Car Company Has Been Using The Same Slogan For 70 Years, But Now It’s “Offensive”

An outraged mother and her child are calling witness to the offensive language that a for-hire car company uses for the modern fleet.

Although the “se se xist slur” slogan has been in use for seventy-five years, Nicole Van Dijken and her 7-year-old son were momentarily stumped when they saw a car with the phrase “no birds” written across the side of the door.

When the Australian mom had to figure out what the “no birds” on the door of the car meant and then try to explain it to her young son, she felt that the car service business had gone too far. The car company was called Bayswater Car Rental. They were founded in 1958 in Perth, Australia, and continued to abide by the old ways of the world, which have since been updated to be more inclusive of all people with different backgrounds.

The company did not use to hire women drivers to drive around their customers. Hence, the no birds sign on the side of the cab. These women were called “birds” or delivery girls. Instead, Bayswater had customers pick up their own car, so a bird was not the one behind the wheel but the customer themselves.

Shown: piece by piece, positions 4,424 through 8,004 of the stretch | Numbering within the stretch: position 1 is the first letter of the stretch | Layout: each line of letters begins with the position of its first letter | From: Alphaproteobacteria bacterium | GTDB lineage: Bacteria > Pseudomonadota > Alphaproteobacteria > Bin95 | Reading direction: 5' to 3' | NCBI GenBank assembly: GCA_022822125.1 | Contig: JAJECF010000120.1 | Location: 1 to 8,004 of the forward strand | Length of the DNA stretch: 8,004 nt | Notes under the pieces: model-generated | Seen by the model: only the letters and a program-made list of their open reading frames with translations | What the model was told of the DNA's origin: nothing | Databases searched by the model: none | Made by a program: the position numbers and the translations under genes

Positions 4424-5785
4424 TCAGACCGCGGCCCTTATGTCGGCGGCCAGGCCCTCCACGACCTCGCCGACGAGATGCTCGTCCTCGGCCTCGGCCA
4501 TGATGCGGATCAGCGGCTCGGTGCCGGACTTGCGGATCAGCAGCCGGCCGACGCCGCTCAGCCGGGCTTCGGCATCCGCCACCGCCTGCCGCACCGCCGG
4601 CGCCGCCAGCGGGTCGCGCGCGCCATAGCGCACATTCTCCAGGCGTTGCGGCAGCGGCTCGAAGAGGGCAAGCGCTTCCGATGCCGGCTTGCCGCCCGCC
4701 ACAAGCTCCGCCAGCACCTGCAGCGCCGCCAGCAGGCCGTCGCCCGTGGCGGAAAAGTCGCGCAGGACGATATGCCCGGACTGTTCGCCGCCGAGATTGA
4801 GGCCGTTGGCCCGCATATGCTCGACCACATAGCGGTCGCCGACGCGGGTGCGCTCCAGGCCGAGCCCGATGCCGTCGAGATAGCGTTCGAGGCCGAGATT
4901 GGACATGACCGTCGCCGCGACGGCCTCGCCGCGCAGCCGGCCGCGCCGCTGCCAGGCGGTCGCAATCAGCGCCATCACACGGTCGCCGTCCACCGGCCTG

When Van Dijken’s son continued to pester her for an answer about the “no birds” slogan on the side of the cab, she did not know how to answer her little boy “because this is something that I really do get furious about every time I see it.,” she told ABC Radio Perth’s J o Trilling.

She added, “It’s a se xist slur, and I’m now in a position where I need to explain that to my son. Which I did do.”
According to this one mother, the “no birds” slogan belongs in the “shameful past” of the 1950s and 1960s.

“It’s not appropriate to be referring to a woman as a bird, and I don’t know why it’s still on there. I think it’s terrible that they’ve still got it there.”

The company does not want to change its slogan. Instead, they direct customers who want to learn more about the “no birds” slogan to their website, which states, “These days having hire cars delivered may seem excessive. But when Bayswater Car Rental started, having “delivery girls” was a standard extra service in Australia.”

One man made it clear that he did not want to see the derogatory term on the cabs any longer.
“Back in the day, we called a girl a bird in a warm, friendly way … unfortunately I guess it’s not appropriate in this crazy PC world.”

However, a female said, “There was a very vocal opposition voiced against this when I was younger, and feminist activism was finding its voice — even my mother wrote a letter to The West (newspaper) to object to it. I can’t believe they are still getting away with using this slogan.”

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